Dianne Feinstein To Run For Fifth Term
California Senator Dianne Feinstein announced yesterday that she will run for a fifth term in 2018, ending months of speculation about her political future:
Sen. Dianne Feinstein (D-Calif.) announced on Monday morning that she will run for reelection in 2018.
“I am running for reelection to the Senate. Lots more to do: ending gun violence, combating climate change, access to healthcare. I’m all in!” Feinstein said in a tweet.
Feinstein, who is 84, has been tight-lipped for months over whether she would seek a fifth term.
Asked on Sunday if she would run, she declined to answer, telling NBC’s “Meet the Press” that she was “close” to a decision.
“You are going to find out about that very shortly,” Feinstein said. But she appeared to hint that she was preparing to announce a decision to seek reelection.
Asked about a poll that half of California voters don’t think she should run, she added: ”Oh look. There are polls and then there are polls.”
“I’ve got things to fight for. I’m in a position where I can be effective, and hopefully that means something to California,” she said.
A Public Policy Institute of California survey released late last month found that roughly half of voters believe Feinstein shouldn’t seek another term.
Feinstein has come under fire from liberals who argue she hasn’t done enough to block President Trump’s nominees as the top Democrat on the Senate Judiciary Committee.
She also got pushback during a town hall earlier this year when she noted that she doesn’t support a government-run health-care system, often known as single-payer.
Rep. Ro Khanna (D-Calif.), while stressing that he had no plans to run against Feinstein, said she is “out of touch with the grassroots of our party on economic policy and foreign policy.”
“The fact that the establishment is rallying around her re-election shows that DC insiders continue to privilege protecting one of their own over the voters’ concerns,” Khanna said.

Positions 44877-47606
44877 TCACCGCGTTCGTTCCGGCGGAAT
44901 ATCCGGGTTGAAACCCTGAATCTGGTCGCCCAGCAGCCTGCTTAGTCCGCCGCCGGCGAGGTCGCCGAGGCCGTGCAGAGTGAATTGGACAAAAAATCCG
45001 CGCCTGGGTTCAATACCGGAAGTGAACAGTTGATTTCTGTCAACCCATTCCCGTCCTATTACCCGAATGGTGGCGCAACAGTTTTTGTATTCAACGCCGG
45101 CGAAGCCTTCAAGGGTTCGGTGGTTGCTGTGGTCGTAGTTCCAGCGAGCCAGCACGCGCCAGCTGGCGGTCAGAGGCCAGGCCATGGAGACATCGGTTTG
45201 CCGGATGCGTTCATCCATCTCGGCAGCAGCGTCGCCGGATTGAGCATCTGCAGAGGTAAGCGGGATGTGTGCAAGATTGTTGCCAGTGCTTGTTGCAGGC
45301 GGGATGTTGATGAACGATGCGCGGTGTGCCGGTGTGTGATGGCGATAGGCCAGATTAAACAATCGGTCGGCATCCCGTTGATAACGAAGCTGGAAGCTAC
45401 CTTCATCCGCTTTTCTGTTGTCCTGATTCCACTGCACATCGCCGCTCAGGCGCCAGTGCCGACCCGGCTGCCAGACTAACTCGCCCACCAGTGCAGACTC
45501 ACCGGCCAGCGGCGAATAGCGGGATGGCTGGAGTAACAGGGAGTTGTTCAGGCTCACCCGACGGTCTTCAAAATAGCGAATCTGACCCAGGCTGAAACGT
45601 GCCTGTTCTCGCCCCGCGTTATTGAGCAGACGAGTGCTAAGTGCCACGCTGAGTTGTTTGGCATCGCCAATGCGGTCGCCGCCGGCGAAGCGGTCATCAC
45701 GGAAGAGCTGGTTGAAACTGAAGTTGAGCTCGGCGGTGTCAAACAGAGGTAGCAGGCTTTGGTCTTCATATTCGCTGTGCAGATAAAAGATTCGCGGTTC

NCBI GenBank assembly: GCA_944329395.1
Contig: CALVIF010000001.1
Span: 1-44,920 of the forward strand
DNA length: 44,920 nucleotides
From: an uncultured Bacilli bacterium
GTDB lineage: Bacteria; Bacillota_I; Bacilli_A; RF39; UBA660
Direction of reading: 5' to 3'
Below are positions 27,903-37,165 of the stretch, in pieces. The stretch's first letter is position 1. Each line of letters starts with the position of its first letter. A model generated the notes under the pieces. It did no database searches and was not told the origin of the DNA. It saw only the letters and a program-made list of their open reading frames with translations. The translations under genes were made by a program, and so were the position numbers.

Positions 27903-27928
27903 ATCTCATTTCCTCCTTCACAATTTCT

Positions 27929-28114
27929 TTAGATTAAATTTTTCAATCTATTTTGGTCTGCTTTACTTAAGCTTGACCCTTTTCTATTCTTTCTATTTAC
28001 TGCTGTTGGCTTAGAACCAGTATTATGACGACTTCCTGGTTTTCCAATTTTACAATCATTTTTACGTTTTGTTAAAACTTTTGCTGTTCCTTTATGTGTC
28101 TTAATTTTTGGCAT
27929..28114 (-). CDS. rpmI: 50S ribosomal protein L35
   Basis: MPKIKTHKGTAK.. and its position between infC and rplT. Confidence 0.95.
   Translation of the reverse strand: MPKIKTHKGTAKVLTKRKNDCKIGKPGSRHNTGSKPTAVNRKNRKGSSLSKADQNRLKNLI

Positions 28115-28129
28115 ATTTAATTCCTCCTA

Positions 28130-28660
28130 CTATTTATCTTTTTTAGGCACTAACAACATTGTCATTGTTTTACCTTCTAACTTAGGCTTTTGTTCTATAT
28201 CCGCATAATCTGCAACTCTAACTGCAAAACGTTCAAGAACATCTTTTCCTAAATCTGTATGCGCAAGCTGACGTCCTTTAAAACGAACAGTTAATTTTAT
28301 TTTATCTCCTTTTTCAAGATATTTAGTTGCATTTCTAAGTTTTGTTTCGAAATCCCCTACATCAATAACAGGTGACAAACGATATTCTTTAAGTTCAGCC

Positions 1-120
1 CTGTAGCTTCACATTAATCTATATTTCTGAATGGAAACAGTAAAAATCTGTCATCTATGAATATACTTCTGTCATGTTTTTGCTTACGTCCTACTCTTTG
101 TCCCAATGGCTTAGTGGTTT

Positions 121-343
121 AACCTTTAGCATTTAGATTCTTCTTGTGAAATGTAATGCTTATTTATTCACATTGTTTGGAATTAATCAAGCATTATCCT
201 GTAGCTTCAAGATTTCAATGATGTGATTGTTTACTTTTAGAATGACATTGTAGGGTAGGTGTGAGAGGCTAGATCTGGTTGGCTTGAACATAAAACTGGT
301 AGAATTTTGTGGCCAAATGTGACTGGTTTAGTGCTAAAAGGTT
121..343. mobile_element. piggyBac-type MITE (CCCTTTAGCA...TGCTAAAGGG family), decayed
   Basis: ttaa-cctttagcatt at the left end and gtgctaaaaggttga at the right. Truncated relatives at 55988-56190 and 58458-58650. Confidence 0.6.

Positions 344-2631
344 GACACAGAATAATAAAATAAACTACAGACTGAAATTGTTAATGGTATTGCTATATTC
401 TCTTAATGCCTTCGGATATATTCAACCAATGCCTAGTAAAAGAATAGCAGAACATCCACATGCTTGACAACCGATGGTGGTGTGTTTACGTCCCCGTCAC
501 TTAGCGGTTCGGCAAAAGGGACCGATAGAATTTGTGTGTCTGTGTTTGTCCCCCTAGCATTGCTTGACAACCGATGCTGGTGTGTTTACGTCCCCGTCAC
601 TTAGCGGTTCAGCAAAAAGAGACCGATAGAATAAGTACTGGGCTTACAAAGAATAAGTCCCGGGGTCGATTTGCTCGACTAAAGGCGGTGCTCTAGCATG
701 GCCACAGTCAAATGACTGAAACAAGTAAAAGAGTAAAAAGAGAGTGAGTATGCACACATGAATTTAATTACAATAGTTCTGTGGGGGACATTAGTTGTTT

Feinstein could face a primary challenge in the race, which political handicappers rank as solidly Democratic. Joseph Sanberg, a financial entrepreneur, and Kevin de León, California’s state senate president pro tem, have both been floated as potential challengers.
Environmental activist Tom Steyer, who has been coy about his 2018 plans, also told the Los Angeles Times that he was “not ruling anything out” in the wake of Feinstein’s announcement that she would run for reelection.
Most likely, Feinstein will be re-elected with relative ease. Nothwithstanding the fact that some California Democrats on the left have expressed doubts about her in recent years, Feinstein remains popular statewide and within the party, and her fundraising ability would make it hard for any other Democrat to seriously challenge her. California Republicans, meanwhile, remain as weak as they’ve been for the past two decades and are unlikely to bounce back sufficiently to take on someone like Feinstein, especially for a midterm election in a state that President Trump lost by several million votes last year. At the same time, though, it is worth noting that Feinstein will be nearly 86 years old by Election Day 2018, and would be well into her early 90s at the end of a fifth term, at which point she will have held her seat for nearly thirty years.